22 21 Ways to Get on the Old Course

23 A Different World

24 Happy Anniversary

25 Other Courses, Other Charms

26 Rifts and Schisms

27 A Matter of Trust

28 Did It — with Sir Michael!

29 Nice Measurements

30 Victoria's Vase

31 On His Majesty's Secret Service

32 The Night I Kissed the Captains' Balls

33 The Wedge-Away

34 The Partisans

35 Reunion

36 Winter Wonderland

37 Stalking Prince William

38 Dazzled by a Puffin Crossing

39 Two Trips Home

40 Herbicide

41 Summer Son

42 50,000 People in Our Backyard

43 Home

Acknowledgments

Index

Read More Show Less

Customer Reviews

Average Rating 5
( 1 )
Rating Distribution

5 Star

(1)

4 Star

(0)

3 Star

(0)

2 Star

(0)

1 Star

(0)

Your Rating:

Your Name: Create a Pen Name or

Barnes & Noble.com Review Rules

Our reader reviews allow you to share your comments on titles you liked, or didn't, with others. By submitting an online review, you are representing to Barnes & Noble.com that all information contained in your review is original and accurate in all respects, and that the submission of such content by you and the posting of such content by Barnes & Noble.com does not and will not violate the rights of any third party. Please follow the rules below to help ensure that your review can be posted.

Reviews by Our Customers Under the Age of 13

We highly value and respect everyone's opinion concerning the titles we offer. However, we cannot allow persons under the age of 13 to have accounts at BN.com or to post customer reviews. Please see our Terms of Use for more details.

What to exclude from your review:

Please do not write about reviews, commentary, or information posted on the product page. If you see any errors in the information on the product page, please send us an email.

Reviews should not contain any of the following:

  • - HTML tags, profanity, obscenities, vulgarities, or comments that defame anyone
  • - Time-sensitive information such as tour dates, signings, lectures, etc.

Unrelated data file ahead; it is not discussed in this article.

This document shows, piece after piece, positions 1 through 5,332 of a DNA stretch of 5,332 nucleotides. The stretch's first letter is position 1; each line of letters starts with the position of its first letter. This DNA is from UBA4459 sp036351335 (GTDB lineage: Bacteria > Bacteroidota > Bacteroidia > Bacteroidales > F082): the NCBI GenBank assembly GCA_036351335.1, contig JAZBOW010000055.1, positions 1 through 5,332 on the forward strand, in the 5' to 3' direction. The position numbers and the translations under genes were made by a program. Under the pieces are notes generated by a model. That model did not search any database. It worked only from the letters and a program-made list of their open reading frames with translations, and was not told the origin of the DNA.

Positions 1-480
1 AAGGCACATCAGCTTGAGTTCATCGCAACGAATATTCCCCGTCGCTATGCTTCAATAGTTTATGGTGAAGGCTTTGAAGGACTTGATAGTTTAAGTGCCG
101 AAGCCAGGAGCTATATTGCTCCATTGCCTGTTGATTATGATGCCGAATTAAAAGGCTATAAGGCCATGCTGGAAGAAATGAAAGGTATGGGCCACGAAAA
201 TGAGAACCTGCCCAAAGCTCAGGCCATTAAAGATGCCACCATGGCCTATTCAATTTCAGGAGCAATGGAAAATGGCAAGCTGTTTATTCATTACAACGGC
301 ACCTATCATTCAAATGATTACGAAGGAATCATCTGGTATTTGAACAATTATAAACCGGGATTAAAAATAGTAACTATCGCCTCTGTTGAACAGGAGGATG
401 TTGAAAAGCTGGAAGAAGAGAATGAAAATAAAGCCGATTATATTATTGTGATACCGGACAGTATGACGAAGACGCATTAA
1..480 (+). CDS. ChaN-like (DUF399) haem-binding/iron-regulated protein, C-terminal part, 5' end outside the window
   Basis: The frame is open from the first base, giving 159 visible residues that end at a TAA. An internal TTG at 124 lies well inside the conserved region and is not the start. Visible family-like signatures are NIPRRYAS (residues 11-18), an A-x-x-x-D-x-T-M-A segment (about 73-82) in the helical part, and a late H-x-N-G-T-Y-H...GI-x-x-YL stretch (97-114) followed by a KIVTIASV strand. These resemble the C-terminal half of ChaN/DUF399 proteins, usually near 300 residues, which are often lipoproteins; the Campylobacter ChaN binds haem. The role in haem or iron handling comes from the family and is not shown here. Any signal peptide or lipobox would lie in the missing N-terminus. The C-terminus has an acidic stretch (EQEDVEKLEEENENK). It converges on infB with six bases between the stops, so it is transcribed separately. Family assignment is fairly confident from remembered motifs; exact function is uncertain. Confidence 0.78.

• - Single-word reviews. Other people will read your review to discover why you liked or didn't like the title. Be descriptive.
  • - Comments focusing on the author or that may ruin the ending for others
  • - Phone numbers, addresses, URLs
  • - Pricing and availability information or alternative ordering information
  • - Advertisements or commercial solicitation

Reminder:

  • - By submitting a review, you grant to Barnes & Noble.com and its sublicensees the royalty-free, perpetual, irrevocable right and license to use the review in accordance with the Barnes & Noble.com Terms of Use.
  • - Barnes & Noble.com reserves the right not to post any review -- particularly those that do not follow the terms and conditions of these Rules. Barnes & Noble.com also reserves the right to remove any review at any time without notice.
  • - See Terms of Use for other conditions and disclaimers.
Search for Products You'd Like to Recommend

Recommend other products that relate to your review. Just search for them below and share!

Create a Pen Name

Your Pen Name is your unique identity on BN.com. It will appear on the reviews you write and other website activities. Your Pen Name cannot be edited, changed or deleted once submitted.

 
Your Pen Name can be any combination of alphanumeric characters (plus - and _), and must be at least two characters long.

Continue Anonymously
Sort by: Showing 1 Customer Reviews
  • Anonymous

    Posted August 6, 2006

    It's a Literary Hole- in -One

    I purchased and read this book recently and also had two of my golf partners read it. The three of us believe it is not only the best golf-related book we have ever read, but one of the best books we have read. Peper's descriptive writing brings St. Andrews and The Royal and Ancient to life in full color. Add to that his unique, dry sense of humor and you find yourself frequently laughing out loud.

    Was this review helpful? Yes  No   Report this review
Sort by: Showing 1 Customer Reviews

If you find inappropriate content, please report it to Barnes & Noble
Why is this product inappropriate?
Comments (optional)